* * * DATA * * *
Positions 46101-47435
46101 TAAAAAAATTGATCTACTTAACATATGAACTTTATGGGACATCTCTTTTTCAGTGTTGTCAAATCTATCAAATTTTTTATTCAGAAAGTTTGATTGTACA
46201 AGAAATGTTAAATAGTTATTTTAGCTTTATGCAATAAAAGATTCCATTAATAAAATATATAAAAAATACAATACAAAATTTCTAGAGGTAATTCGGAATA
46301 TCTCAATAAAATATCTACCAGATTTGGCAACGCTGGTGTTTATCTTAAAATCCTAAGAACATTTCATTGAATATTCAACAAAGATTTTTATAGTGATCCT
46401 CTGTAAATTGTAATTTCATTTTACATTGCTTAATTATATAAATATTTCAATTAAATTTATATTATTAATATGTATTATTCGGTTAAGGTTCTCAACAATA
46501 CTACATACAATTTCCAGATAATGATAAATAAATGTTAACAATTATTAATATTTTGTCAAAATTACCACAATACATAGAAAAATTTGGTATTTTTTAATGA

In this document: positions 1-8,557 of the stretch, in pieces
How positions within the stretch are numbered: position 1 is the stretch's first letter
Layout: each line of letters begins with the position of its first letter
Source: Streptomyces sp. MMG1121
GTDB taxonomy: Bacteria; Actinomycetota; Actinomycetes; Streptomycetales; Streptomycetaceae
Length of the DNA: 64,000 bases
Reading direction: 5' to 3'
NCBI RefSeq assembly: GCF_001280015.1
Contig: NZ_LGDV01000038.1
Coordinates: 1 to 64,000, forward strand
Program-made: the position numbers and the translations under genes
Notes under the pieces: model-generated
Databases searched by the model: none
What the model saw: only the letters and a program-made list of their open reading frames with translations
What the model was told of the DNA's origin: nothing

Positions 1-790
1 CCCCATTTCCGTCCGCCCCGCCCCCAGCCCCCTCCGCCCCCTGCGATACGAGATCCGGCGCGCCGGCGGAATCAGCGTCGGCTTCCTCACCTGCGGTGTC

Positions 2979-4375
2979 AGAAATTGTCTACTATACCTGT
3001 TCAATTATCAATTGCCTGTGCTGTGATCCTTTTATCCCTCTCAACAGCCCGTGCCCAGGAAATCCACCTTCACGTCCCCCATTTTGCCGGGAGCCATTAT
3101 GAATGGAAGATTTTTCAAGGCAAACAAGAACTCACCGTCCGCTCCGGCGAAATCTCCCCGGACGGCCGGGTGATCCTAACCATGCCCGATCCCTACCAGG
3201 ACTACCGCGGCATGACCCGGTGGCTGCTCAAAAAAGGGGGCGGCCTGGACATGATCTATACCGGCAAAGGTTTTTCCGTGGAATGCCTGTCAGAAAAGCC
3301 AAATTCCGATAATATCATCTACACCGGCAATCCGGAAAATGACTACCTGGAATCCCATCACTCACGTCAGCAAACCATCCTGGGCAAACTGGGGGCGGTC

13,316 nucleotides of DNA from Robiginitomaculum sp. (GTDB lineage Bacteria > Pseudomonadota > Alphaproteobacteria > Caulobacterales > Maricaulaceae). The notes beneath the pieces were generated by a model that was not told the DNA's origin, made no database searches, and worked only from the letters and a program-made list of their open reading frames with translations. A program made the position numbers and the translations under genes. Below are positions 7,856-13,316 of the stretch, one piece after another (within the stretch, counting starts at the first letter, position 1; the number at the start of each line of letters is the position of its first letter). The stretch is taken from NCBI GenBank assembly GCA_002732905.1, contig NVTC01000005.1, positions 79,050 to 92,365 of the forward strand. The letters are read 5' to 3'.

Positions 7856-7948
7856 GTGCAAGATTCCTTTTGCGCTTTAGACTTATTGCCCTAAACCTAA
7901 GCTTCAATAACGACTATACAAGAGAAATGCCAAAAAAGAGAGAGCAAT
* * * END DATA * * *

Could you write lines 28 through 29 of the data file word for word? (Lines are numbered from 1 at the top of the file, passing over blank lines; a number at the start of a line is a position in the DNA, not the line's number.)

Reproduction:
3201 ACTACCGCGGCATGACCCGGTGGCTGCTCAAAAAAGGGGGCGGCCTGGACATGATCTATACCGGCAAAGGTTTTTCCGTGGAATGCCTGTCAGAAAAGCC
3301 AAATTCCGATAATATCATCTACACCGGCAATCCGGAAAATGACTACCTGGAATCCCATCACTCACGTCAGCAAACCATCCTGGGCAAACTGGGGGCGGTC